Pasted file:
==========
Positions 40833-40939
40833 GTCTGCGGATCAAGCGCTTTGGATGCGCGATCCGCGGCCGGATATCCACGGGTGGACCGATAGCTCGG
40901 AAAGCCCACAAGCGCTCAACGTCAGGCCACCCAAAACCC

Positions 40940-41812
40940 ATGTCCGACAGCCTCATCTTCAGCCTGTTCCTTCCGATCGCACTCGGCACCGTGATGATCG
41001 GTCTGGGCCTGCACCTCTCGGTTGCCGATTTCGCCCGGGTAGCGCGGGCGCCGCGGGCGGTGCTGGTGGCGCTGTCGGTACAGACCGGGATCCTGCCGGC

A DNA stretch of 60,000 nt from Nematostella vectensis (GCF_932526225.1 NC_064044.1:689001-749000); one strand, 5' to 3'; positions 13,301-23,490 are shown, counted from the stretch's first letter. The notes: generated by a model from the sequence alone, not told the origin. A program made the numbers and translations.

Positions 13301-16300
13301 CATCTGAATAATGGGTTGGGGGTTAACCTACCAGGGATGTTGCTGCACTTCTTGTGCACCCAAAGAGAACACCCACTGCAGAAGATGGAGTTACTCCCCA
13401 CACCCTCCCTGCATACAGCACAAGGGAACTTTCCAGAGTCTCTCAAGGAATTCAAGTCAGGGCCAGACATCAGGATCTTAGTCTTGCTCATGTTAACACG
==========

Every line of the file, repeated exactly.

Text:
Positions 40833-40939
40833 GTCTGCGGATCAAGCGCTTTGGATGCGCGATCCGCGGCCGGATATCCACGGGTGGACCGATAGCTCGG
40901 AAAGCCCACAAGCGCTCAACGTCAGGCCACCCAAAACCC

Positions 40940-41812
40940 ATGTCCGACAGCCTCATCTTCAGCCTGTTCCTTCCGATCGCACTCGGCACCGTGATGATCG
41001 GTCTGGGCCTGCACCTCTCGGTTGCCGATTTCGCCCGGGTAGCGCGGGCGCCGCGGGCGGTGCTGGTGGCGCTGTCGGTACAGACCGGGATCCTGCCGGC

A DNA stretch of 60,000 nt from Nematostella vectensis (GCF_932526225.1 NC_064044.1:689001-749000); one strand, 5' to 3'; positions 13,301-23,490 are shown, counted from the stretch's first letter. The notes: generated by a model from the sequence alone, not told the origin. A program made the numbers and translations.

Positions 13301-16300
13301 CATCTGAATAATGGGTTGGGGGTTAACCTACCAGGGATGTTGCTGCACTTCTTGTGCACCCAAAGAGAACACCCACTGCAGAAGATGGAGTTACTCCCCA
13401 CACCCTCCCTGCATACAGCACAAGGGAACTTTCCAGAGTCTCTCAAGGAATTCAAGTCAGGGCCAGACATCAGGATCTTAGTCTTGCTCATGTTAACACG